Career Definition for Bio-Engineers
Bio-Engineers develop a variety of medical instruments, which are used to enhance, extend and improve human life. Engineers are constantly researching and developing methods to improve devices, such as kidney machines, artificial limbs, heart valves and pacemakers. Not only do bio-engineers work in labs to develop these devises and instruments, but they spend much of their time researching, developing and testing new ideas. In order to ensure these machines work properly on the human body, bio-engineers study human organs and tissue to understand how they work together.
|Education||Master's degree; licensure and continuing education are required|
|Job Skills||Communication skills, analytical skills, researching aptitude, teamwork, detail-oriented thinking|
|Median Salary*||$88,550 (2018)|
|Career Outlook*||7% (2016-2026)|
Source: *U.S. Bureau of Labor Statistics
Individuals interested in becoming a bio-engineer are required to complete a master's degree in engineering, medicine or a related field. Students should focus on classes involving biology, physiology, electronics, mechanics and chemical engineering. The U.S. Bureau of Labor Statistics recommends that to become licensed as a bio-engineer, applicants need to have completed their degree, had at least four years of job experience and pass a state examination. Bio-Engineers must continue to study and develop new techniques throughout their career.
Bio-Engineers must be detailed oriented and have strong creative and analytical skills. Engineers need to have research and development skills and be able to work independently or in a team. Bio-Engineers need to be able to communicate effectively by having excellent written and oral abilities.
Career and Economic Outlook
Bio-engineers can find job opportunities in hospitals, research centers and government agencies. Career opportunities are going to increase by 7% in the upcoming years, because of an aging population and the demand for improvement in the health care industry. In May 2018, biomedical engineers (who have the same job duties as bio-engineers) made a median annual salary of $88,550.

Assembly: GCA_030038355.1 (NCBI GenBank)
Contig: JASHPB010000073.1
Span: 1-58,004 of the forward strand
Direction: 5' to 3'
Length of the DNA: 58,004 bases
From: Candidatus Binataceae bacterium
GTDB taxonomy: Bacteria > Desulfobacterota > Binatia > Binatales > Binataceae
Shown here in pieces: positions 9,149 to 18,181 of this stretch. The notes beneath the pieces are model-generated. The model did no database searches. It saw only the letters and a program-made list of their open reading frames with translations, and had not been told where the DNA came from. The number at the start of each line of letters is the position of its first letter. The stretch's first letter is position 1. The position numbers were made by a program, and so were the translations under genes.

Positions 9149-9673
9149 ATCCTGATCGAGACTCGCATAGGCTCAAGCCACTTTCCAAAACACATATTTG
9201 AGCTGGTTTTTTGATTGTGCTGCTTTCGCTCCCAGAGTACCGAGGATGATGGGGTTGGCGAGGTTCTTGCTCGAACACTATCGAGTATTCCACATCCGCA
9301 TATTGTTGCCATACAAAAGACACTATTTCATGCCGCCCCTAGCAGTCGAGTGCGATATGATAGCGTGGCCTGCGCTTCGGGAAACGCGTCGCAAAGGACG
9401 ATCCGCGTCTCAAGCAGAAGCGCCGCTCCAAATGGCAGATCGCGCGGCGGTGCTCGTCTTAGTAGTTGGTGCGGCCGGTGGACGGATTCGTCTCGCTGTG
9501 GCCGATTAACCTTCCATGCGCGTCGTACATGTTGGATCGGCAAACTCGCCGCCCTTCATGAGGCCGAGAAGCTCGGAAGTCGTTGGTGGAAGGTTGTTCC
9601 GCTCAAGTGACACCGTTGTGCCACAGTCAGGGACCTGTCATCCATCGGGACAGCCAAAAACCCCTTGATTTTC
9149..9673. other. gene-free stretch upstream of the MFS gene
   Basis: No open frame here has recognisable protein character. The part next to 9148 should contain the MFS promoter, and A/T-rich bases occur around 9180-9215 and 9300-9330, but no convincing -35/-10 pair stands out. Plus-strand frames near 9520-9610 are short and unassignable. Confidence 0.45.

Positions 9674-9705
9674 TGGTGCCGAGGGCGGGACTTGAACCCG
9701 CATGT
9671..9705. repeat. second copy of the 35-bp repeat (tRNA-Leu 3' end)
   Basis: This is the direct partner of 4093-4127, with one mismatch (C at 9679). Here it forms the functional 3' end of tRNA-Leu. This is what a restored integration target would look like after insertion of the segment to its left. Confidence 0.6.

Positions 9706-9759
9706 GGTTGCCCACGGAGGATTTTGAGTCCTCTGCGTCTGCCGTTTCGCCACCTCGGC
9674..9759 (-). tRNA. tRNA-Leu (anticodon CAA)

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Related careers in this field can be:
For those who want to pursue a career in creating all types of electronic equipment, a career in electronics engineering might be the right option. Electronics engineers design electrical products used in military, scientific, commercial, medical and other industry activities. After meeting with clients, these engineers draw up schematics, run cost estimates, execute performance tests, suggest improvements and work on future product development.
Entry-level positions are generally available to candidates with a bachelor's degree in electrical engineering or a related field of study. Obtaining a Professional Engineer license also provides a competitive advantage when seeking a job. Non-computer electronics engineers can expect job opportunities to increase by 4% during the 2016-2026 decade, but many positions should be found at engineering firms who fill contract labor needs. The median yearly salary for these engineers was measured by the BLS to be $102,700 in 2018.
Medical Equipment Repairer
If repairing and maintaining highly technical medical devices sounds interesting, consider becoming a medical equipment repairer. Also known as biomedical equipment technicians, these professionals diagnose and fix electronics, such as medical imaging machines, electric wheelchairs, defibrillators and heart monitors. Equipment repairers also replace parts, keep records of repairs, reprogram software and set up new devices.
Earning an associate degree in biomedical technology is usually how most gain employment, and some equipment specialties may require a bachelor's degree. Professional certification could also provide a competitive advantage. As reported in 2018, the BLS estimated that over 46,000 people were employed in this field, and 4% employment growth is predicted between 2016 and 2026. The BLS also determined that these repairers received a median income of $49,210, as reported in 2018.